Definition of Human Rights:
Human: A member of the Homo sapiens, a man, woman or child; a person
Rights: Things to which you are entitled or allowed; freedoms that are guaranteed.
Human Rights: The rights that you have simply because you are a human (1).
In short Human Rights are the rights that a person has simply because he or she is a human being.
Many eminent persons have stated the importance of human rights through their statements. For eg:
President Nyerere, of United Republic of Tanzania, remarked, “We shall try to use the Universal Declaration of Human Rights as a basis for both our external and internal policies.”
Nelson Mandela said, “It is an ideal hope to live for and achieve, but it is an ideal for which I am prepared to die”.
Negros Oriental Jose announced, “No cause is more worthy than the cause of human rights” and “They are what make man and woman human.”
His Holiness the XIV Dalai Lama of Tibet reminded human rights workers that “the protection of these rights and freedoms are of immense importance, both for the individuals affected and for the development of the society as a whole.”
Kinds of Human Rights:
There are two main kinds of Human Rights:
- Economic, Social and Cultural Rights
- Civil and Political Rights
- Human rights are Universal i.e. they are given to all persons irrespective of their place of birth, language, caste , creed, religion or race etc.,
- The Human Rights are Inalienable i.e. no person can be deprived of their human rights and
- The Human Rights are indivisible i.e. you can divide few human rights as more important than other human rights which signifies that all human rights are given equal status and protection by law.
- The Human rights as given to us is very important as it empower individuals and promotes justice and well being.
Commissions for Protection of Human Rights
- National Human Rights Commission, New Delhi, India
The National Human Rights Commission (NHRC) of India is an autonomous public body constituted on 12 October 1993 under the Protection of Human Rights Ordinance of 28 September 1993. If the alleged act is of national importance then NHRC will take suo motu action of its own.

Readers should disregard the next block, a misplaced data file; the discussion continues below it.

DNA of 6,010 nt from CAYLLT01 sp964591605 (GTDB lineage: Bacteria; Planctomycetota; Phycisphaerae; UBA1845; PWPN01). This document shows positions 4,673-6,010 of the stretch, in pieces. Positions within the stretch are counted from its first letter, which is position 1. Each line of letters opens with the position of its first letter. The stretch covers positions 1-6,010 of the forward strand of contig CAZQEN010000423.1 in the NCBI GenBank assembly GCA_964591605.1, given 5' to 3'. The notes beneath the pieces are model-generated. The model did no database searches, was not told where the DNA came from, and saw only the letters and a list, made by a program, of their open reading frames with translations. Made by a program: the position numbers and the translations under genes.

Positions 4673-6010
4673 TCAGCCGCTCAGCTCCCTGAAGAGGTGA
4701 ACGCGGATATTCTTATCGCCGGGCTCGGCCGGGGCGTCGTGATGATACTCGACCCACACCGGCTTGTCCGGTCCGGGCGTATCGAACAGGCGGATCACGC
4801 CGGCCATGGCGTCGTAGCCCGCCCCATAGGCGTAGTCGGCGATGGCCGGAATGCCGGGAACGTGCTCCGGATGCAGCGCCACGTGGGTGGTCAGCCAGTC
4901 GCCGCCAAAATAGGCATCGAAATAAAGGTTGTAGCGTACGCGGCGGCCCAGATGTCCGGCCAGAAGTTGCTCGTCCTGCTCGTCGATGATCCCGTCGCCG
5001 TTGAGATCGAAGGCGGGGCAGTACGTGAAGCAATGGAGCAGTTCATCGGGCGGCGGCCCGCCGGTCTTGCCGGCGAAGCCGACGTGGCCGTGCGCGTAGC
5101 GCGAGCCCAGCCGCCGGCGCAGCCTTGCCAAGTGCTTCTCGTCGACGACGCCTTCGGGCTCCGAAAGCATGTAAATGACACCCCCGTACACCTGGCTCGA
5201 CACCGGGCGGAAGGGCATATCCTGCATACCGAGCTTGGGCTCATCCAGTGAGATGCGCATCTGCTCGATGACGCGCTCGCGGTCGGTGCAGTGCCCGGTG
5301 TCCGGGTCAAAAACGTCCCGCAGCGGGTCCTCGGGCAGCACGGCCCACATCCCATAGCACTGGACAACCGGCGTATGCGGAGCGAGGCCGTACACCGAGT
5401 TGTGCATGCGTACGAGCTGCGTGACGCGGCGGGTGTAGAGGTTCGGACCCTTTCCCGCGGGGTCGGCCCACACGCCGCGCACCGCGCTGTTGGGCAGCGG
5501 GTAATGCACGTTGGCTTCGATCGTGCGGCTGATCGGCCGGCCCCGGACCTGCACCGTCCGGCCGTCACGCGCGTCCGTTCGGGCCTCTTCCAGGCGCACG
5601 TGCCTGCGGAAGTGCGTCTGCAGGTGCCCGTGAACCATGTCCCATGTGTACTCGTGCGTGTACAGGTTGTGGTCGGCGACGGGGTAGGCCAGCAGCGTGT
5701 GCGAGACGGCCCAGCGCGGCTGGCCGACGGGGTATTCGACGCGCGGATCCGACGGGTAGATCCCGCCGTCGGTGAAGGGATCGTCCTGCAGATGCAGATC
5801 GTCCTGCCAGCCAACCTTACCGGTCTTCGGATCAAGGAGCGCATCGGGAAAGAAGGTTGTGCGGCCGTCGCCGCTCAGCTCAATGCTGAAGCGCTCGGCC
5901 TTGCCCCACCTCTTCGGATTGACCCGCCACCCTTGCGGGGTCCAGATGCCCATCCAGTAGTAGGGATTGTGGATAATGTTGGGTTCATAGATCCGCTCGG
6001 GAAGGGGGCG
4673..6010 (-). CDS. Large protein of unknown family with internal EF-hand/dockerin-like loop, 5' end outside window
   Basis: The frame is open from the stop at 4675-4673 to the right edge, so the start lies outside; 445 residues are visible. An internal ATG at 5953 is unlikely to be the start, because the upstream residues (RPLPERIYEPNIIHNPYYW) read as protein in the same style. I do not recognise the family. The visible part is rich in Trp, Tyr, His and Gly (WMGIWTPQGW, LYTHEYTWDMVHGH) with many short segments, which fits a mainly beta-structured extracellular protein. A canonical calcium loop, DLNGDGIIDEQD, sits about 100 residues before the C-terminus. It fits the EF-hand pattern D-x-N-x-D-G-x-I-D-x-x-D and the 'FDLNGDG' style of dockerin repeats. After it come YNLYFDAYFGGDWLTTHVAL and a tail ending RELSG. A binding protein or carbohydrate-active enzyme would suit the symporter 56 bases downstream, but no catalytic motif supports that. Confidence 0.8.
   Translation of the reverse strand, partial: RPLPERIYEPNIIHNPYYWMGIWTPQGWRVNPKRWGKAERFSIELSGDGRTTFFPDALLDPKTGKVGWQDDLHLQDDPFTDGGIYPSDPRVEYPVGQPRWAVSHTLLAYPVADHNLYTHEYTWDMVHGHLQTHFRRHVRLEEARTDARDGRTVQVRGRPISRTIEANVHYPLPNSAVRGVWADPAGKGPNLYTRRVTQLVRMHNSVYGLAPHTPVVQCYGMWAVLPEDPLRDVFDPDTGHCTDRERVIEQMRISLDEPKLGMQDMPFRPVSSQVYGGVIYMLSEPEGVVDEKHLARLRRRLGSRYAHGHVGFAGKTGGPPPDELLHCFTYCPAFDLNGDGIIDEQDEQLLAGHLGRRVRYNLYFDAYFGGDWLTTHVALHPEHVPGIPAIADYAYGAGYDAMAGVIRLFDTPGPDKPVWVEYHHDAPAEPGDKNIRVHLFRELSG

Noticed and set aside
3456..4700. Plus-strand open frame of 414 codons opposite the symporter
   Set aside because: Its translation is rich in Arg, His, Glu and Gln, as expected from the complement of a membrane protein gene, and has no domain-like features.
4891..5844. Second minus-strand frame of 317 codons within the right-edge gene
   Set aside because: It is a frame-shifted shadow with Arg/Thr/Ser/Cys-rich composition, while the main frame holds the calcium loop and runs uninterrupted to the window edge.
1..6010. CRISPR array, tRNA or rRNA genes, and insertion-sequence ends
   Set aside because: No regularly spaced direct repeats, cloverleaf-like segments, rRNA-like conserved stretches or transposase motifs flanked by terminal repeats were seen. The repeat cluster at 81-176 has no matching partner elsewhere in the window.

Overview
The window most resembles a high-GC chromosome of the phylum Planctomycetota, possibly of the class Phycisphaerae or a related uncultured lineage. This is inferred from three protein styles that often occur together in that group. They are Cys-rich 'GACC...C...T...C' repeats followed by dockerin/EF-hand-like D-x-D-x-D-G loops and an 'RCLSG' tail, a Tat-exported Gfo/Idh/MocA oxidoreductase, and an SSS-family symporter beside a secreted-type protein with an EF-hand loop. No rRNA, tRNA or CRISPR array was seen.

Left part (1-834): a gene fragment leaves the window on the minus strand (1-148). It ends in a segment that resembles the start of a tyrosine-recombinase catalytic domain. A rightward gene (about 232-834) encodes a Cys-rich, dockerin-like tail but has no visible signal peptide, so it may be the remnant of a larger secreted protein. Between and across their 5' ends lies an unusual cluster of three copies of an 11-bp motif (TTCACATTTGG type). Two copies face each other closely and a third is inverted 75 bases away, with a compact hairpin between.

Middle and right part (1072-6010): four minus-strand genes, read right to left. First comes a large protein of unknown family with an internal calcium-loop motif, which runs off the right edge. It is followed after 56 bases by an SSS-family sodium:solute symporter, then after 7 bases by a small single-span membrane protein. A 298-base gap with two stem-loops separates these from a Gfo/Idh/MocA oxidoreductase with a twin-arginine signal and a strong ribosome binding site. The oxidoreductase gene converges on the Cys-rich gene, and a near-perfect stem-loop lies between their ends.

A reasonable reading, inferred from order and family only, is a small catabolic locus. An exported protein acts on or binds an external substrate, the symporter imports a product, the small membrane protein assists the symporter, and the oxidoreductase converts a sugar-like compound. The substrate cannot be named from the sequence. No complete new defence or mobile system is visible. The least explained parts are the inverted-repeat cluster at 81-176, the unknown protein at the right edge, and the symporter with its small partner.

- State Human Rights Commission
Every state in India has got a State Human Rights Commission for protection of human rights in a particular State. If any person has a grievance that his or her human rights are being violated then he may approach the respective state commission where the alleged act has been committed.
Guidelines on how to file complaint with the NHRC
1. Complaint may be made to the Commission by the victim or by any other person on his behalf.
2. Complaint should be in writing, either in English or Hindi or in any other Language included in the eighth schedule of the Constitution. Only one set of complaint needs to be submitted to the Commission.
3. Complaint may be sent either by Post or Fax or even by email.
4. No fee is chargeable on such complaints.
5. The complaint shall disclose
i) Violation of human rights or abetment thereof or;
(ii) Negligence in the prevention of such violations, by a public servant.
6. The jurisdiction of the Commission is restricted to the violation of human rights alleged to have been committed within one year of the receipt of complaint by the Commission.
7. Documents, if any enclosed in support of the allegations in the complaint must be legible.
8. Name of the victim, his/ her age, sex, religion/ caste, State and District to which the incident relates, incident date etc. should invariably be mentioned in the complaint.
9. Please submit the complaint preferably in the format which is made available on the website of Human Rights Commissions which can be different for different states.
10. Following types of Complaint(s) are not ordinarily entertainable:
ii. Vague, anonymous or pseudonymous;
iii. Trivial or frivolous in nature;
iv. The matters which are pending before a State Human Rights Commission or any other Commission;
v. Any matter after the expiry of one year from the date on which the act constituting violation of human rights is alleged to have been committed;
vi. Allegation is not against any public servant;
vii. The issue raised relates to civil dispute, such property rights, contractual Obligations, etc;
viii. The issue raised relates to service matters;
ix. The issue raised relates to labour/industrial disputes;
x. Allegations do not make out any specific violation of human rights;
xi. The matter is sub-judice before a Court/ Tribunal;
xii. The matter is covered by judicial verdict/decision of the Commission.
11. As far as possible complainants are encouraged to make use of the format given in website of human rights commissions to file their complaints. The guidelines indicate the kind of information, which would facilitate in processing a complaint (2).
Conclusion: Human Rights have become indispensable and we should all strive to promote and protect our human rights.
Bringing Human Rights to Life by United for Human Rights
By Shweta Kaushik
Shweta is an Advocate and Consultant and presently working with Centre for Law, Justice & Governance, Mahatma Gandhi State Institue of Public Administration, Punjab at Chandigarh